CUMBERLAND — A century ago, Maryland boasted more than 14,000 miles of roads made of crushed stones, logs or oyster shells. But only about 100 miles of roads in the state at the time were paved. The rest were dirt, or mud, depending on the weather. When it snowed, the snow was left to melt naturally, since it was considered an “act of God.” It was a rough time for travelers.

At 9 p.m. today, Maryland Public Television will air the world premiere of a documentary that explores the hard road Maryland has traveled from centuries ago to the founding of the State Roads Commission in 1908, to its present state of national leadership in transportation. “Moving Maryland Forward” offers lessons in how Maryland came to be known as the home of some of the best-maintained highways in the nation.

“This film celebrates the dedication of those men and women who came before us to create the road system we use every day, but often take for granted,” said Transportation Secretary John Porcari. “Today’s Marylanders count on our world-class highway system to help drive our economy and quality of life. I urge every Marylander to learn about this important chapter in our state’s history.”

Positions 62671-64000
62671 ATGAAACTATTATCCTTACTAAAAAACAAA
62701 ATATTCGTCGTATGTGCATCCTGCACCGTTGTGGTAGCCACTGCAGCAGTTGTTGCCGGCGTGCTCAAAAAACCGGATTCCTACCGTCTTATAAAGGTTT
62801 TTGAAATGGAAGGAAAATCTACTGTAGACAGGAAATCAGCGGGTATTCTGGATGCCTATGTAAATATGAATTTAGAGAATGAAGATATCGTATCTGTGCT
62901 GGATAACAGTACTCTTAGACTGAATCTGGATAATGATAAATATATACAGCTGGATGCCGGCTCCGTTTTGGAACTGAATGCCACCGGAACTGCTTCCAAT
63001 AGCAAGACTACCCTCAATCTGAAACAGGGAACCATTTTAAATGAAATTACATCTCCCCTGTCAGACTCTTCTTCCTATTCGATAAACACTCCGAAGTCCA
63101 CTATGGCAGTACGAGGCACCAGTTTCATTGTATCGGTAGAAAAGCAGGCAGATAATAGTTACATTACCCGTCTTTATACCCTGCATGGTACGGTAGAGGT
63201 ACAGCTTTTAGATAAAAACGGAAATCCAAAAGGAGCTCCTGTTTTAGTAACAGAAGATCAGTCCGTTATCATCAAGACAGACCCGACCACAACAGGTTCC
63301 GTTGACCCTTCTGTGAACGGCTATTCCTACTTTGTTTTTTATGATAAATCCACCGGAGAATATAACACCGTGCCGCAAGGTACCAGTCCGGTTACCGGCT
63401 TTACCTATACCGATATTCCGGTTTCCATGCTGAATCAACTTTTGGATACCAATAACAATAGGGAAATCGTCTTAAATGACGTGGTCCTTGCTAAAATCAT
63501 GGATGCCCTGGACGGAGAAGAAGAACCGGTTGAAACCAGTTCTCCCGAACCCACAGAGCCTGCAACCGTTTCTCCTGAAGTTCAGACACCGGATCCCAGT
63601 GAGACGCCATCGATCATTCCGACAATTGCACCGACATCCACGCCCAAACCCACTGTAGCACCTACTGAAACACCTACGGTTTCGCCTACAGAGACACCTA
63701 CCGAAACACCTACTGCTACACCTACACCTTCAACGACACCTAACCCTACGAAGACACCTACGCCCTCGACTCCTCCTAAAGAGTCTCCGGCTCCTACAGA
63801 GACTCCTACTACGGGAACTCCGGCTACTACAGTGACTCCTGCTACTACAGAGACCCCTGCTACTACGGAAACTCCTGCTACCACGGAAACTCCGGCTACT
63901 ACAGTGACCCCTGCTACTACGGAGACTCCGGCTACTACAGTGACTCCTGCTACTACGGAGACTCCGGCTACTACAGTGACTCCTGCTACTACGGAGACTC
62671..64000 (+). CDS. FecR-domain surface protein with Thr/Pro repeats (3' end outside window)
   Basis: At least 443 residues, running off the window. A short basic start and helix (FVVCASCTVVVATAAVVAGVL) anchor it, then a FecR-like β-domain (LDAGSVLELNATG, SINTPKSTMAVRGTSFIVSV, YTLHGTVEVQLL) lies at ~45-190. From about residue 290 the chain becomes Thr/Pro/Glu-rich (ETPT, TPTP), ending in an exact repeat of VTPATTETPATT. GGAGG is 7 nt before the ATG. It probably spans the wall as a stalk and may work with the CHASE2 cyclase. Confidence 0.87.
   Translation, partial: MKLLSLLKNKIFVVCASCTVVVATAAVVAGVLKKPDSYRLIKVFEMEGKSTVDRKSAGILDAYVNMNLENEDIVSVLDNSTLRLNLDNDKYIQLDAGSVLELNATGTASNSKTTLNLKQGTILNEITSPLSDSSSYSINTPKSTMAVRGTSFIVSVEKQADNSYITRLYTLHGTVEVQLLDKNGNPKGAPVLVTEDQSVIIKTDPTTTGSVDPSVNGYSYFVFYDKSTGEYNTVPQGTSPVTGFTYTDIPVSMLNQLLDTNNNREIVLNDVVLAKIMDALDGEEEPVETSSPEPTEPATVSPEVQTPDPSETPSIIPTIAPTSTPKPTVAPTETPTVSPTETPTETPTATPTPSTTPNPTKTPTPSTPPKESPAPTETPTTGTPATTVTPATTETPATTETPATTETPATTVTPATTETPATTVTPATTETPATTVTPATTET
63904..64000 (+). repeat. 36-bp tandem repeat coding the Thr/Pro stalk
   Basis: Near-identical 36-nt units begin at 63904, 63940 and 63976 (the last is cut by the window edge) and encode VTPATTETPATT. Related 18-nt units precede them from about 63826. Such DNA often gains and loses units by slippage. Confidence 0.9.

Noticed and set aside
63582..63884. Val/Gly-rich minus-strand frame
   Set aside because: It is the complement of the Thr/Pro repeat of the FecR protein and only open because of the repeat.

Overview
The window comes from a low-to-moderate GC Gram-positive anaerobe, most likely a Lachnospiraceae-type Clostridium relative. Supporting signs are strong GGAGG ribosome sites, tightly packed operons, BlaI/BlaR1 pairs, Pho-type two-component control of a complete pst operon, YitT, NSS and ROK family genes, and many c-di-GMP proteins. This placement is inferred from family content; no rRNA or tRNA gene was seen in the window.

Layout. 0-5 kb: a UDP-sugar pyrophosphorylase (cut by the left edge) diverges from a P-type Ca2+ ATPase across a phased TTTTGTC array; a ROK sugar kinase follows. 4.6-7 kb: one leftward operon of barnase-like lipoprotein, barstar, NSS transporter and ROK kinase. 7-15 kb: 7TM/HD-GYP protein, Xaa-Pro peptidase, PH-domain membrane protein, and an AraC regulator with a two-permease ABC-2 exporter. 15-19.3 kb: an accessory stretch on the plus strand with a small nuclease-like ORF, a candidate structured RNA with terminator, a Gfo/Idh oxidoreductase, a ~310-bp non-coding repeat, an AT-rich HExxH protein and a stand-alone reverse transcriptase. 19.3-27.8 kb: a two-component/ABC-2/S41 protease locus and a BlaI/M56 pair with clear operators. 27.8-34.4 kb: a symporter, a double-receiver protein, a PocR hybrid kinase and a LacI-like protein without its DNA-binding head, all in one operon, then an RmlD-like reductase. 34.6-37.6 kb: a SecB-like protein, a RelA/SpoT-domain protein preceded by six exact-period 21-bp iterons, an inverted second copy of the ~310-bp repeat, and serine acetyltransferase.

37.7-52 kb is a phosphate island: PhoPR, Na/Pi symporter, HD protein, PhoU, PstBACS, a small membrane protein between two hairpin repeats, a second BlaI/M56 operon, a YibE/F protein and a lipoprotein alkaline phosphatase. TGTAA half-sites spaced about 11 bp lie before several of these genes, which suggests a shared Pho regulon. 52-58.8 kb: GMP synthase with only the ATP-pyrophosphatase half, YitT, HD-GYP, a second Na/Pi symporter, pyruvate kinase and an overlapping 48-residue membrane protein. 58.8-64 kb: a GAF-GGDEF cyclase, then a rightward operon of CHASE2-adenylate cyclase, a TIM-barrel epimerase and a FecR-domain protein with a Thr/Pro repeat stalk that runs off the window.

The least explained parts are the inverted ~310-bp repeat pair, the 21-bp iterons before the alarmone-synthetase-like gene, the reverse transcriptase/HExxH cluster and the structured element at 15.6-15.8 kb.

The main focus of the film is on the development of Maryland’s modern road system as it has expanded and improved over the course of the last 100 years.

The documentary includes rarely seen footage of Maryland’s highways and bridges in various stages of construction, as well as interviews with a wide variety of the state’s transportation movers and shakers of the last 50 years.

This world-premiere television airing caps a yearlong celebration of Maryland’s highways.

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